Skip to main content

Mnookin: Responding to campus threats

March 14, 2023

The following message from Chancellor Jennifer Mnookin was sent to all students, faculty and staff on March 13. 

​​Read this message in:

To our community,

In two recent, but separate incidents about which you may be aware, the University of Wisconsin Police Department (UWPD) has taken steps to quickly respond to serious threats against our students, faculty and staff.

In one case, UWPD was alerted to, responded, and assisted with an arrest after a report of threatening social media posts made off-campus. In another, quick action by UWPD led federal authorities to detain a former student upon his arrival in the United States because of online threats of violence he allegedly made against specific individuals in the UW–Madison community.

We are grateful to UWPD and other law enforcement agencies that worked together to protect the safety of our community.

UWPD has a long-established process and program designed to track, address and act on threats to students, faculty and staff of UW–Madison. Its recent actions were made possible by members of our community reporting their concerns, which is a crucial element of supporting our collective safety.

Threats of violence are always unacceptable, but they can be especially frightening in the current moment on our nation’s campuses. Nearly one month ago, three Michigan State University students were killed and multiple others were severely wounded in a campus shooting.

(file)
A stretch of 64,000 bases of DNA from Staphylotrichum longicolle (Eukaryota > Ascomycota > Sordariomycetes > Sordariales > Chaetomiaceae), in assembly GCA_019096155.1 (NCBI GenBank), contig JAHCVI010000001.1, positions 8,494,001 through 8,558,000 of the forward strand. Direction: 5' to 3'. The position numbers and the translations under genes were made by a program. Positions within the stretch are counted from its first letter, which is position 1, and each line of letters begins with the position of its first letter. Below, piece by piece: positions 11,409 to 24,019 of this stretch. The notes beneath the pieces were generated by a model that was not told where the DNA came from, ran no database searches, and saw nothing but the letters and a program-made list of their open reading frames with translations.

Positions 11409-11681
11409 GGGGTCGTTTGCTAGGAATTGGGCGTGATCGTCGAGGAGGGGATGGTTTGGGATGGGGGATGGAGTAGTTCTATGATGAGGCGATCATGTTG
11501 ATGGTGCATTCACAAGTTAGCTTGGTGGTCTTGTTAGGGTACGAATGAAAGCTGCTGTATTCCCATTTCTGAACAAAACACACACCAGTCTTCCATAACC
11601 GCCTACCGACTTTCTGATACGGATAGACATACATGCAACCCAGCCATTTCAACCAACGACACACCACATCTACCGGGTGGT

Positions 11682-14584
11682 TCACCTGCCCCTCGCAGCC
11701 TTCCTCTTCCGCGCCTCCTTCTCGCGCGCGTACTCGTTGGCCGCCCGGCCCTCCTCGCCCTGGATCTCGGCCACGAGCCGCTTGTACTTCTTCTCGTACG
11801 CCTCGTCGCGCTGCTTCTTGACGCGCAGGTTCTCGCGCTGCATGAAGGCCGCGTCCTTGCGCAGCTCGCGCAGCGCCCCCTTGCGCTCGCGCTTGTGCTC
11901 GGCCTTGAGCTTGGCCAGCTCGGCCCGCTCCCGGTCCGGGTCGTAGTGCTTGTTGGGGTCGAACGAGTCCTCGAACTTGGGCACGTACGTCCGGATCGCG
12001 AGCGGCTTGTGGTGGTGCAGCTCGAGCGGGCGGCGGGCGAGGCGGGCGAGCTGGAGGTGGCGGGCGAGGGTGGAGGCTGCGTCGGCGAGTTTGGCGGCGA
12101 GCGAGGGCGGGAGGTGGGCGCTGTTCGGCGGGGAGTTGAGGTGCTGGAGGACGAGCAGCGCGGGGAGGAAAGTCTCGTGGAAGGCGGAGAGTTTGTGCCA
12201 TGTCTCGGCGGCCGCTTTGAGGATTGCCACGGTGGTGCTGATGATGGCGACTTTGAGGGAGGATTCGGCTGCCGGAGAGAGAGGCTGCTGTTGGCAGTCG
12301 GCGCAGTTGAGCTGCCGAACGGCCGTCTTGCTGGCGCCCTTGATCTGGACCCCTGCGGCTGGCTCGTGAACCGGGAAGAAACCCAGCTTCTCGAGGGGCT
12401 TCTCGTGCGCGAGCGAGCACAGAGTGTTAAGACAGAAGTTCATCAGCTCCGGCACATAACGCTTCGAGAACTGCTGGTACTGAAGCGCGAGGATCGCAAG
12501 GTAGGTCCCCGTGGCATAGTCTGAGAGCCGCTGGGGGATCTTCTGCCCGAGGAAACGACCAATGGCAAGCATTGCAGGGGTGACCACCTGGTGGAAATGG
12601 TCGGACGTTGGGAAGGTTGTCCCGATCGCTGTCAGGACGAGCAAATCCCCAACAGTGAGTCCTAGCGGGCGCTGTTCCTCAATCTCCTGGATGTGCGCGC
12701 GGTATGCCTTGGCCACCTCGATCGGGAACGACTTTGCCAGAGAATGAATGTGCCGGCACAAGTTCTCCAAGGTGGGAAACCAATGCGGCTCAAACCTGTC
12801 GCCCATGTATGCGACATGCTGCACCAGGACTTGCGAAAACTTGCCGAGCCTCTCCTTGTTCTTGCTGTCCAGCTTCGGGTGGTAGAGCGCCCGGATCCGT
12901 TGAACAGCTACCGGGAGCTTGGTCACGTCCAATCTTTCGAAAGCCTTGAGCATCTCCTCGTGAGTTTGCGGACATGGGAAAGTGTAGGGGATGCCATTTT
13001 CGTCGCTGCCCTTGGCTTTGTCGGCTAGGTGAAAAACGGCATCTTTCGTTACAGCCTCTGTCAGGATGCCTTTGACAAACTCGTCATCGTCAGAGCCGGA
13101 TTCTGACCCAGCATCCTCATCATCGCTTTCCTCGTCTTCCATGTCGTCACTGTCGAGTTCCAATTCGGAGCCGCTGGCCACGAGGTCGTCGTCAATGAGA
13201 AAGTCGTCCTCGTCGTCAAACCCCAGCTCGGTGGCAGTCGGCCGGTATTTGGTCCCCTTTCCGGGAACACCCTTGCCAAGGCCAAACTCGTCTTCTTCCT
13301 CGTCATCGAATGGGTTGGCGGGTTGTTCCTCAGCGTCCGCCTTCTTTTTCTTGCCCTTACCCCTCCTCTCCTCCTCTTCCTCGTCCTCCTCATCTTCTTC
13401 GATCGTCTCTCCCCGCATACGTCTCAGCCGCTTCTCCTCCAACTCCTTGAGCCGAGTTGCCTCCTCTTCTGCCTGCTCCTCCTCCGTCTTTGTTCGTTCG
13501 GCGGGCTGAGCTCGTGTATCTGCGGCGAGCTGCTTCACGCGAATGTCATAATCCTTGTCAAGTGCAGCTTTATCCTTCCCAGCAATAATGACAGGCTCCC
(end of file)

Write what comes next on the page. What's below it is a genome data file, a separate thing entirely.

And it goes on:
MSU is one of an ever-growing list of campus communities left to process grief and loss in the wake of senseless violence, including, just this academic year, Moscow, Idaho and Charlottesville, Virginia. This has occurred on too many campuses across the country.

Although statistically speaking, threatening situations are the exception, they are obviously an extremely serious concern for all of us. I wish I could tell you they felt rare. I also wish I could tell you that these events only happen at unprepared campuses, but that’s not true either. No one is completely immune, including my previous campus, which experienced a shooting in 2016.

What I can tell you is that there are dedicated people in multiple UW–Madison campus units, putting their best efforts into prevention, training and response. We also need the participation of our entire community in these important efforts.

We need your help to become familiar with how to respond in the event of an emergency and to ensure you receive emergency alerts.

If you are concerned about a student’s well-being, you can submit a student of concern form to the Dean of Students Office. If you are concerned about a potential threat to campus, please call UWPD at 608-264-COPS or 911 in an emergency. See our resources about when to reach out about troubled students, campus visitors or co-workers.

Finally, I want to acknowledge the toll that both violence and fear about potential violence takes on our collective mental health and again let you know that we have resources for those affected by this or any other situation to seek support and community:

I know these are difficult topics and this week is designed to be a break from the stresses of the spring semester. Thank you for helping us take care of one another.

Chancellor Jennifer L. Mnookin